BlackBerry won't be offering telecommunications services in Pakistan because the company refused to comply with requests to let the government monitor network traffic on its servers.
Originally ordered by the government to pull out of Pakistan by Nov. 30, a blog post on the BlackBerry website
said that date has been extended to Dec. 30.
BlackBerry was warned in August that the Pakistani government had asked three telecom companies to cease offering BlackBerry's encrypted messaging services, offered on the company's BlackBerry Enterprise Server, to customers, according to Motherboard
"This demonstrates, at a policy level, that a very large government is willing to ban communications if they can’t gain access to it," said Chris Parsons, a post-doctoral fellow at digital rights group Citizen Lab. "Maybe it’s just Pakistan, and nobody else will do it, but it’s certainly a strong change to, 'If we can’t backdoor it, then we will ban it.'"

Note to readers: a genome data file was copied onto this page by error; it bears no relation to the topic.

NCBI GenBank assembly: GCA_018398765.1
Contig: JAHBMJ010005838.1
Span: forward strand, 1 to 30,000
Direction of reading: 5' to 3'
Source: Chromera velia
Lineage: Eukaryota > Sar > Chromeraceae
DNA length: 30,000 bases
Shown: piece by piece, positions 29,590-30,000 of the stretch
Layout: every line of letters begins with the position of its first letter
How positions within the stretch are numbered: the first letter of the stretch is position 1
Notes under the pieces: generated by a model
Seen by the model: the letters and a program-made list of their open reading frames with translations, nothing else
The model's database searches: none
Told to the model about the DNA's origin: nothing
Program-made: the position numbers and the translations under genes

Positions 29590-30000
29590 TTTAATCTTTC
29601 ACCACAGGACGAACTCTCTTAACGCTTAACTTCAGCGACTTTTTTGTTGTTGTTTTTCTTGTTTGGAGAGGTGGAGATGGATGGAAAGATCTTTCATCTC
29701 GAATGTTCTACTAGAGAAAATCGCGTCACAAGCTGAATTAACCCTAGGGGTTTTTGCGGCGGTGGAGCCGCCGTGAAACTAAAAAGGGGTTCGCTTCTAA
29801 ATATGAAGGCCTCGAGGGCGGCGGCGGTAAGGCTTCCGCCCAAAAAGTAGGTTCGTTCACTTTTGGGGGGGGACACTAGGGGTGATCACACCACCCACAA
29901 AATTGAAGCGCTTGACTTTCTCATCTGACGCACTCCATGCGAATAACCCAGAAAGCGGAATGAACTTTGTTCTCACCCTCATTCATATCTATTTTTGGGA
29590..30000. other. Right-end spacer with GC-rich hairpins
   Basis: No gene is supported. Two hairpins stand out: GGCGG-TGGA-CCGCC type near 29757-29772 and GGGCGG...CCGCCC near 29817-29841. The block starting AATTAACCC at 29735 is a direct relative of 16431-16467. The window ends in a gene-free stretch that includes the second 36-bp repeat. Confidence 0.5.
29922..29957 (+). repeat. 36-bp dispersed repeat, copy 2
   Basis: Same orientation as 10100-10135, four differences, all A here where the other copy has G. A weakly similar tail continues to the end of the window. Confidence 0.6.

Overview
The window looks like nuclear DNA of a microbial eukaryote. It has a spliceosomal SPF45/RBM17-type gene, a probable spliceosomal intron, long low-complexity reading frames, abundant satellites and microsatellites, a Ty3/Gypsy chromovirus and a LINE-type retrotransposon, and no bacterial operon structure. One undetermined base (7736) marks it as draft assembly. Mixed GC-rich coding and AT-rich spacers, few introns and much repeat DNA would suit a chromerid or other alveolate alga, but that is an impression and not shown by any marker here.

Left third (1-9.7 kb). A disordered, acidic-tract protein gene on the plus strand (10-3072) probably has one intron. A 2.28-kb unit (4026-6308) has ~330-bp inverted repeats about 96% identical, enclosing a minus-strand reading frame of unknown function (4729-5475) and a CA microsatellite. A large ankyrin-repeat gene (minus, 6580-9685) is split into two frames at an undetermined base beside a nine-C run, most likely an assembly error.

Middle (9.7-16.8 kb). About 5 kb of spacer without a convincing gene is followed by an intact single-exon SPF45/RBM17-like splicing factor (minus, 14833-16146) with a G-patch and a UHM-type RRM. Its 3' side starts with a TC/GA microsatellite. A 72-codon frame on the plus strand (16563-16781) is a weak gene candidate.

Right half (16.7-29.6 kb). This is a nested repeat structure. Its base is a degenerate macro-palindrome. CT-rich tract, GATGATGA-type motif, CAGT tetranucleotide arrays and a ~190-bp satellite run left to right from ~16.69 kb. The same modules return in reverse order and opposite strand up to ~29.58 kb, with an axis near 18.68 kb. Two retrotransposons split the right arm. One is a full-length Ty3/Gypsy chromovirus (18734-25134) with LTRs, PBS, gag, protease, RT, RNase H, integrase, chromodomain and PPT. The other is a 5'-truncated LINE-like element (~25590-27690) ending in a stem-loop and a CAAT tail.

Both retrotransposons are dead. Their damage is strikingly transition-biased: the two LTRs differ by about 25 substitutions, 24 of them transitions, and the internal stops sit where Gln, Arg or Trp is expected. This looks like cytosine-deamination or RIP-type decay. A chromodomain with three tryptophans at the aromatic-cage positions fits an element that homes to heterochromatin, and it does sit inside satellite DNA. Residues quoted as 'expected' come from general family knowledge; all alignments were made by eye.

In its blog post, BlackBerry's Marty Beard, chief operating officer, said the government cited "security reasons" as the basis for asking BlackBerry to cease operations.
"The truth is that the Pakistani government wanted the ability to monitor all BlackBerry Enterprise Service traffic in the country, including every BES e-mail and BES BBM message," Beard said. "But BlackBerry will not comply with that sort of directive. As we have said many times, we do not support 'back doors' granting open access to our customers’ information and have never done this anywhere in the world."
reported that BlackBerry faced this same battle with India in 2013, ultimately handing over access to some messages, but never those on the encrypted BES.
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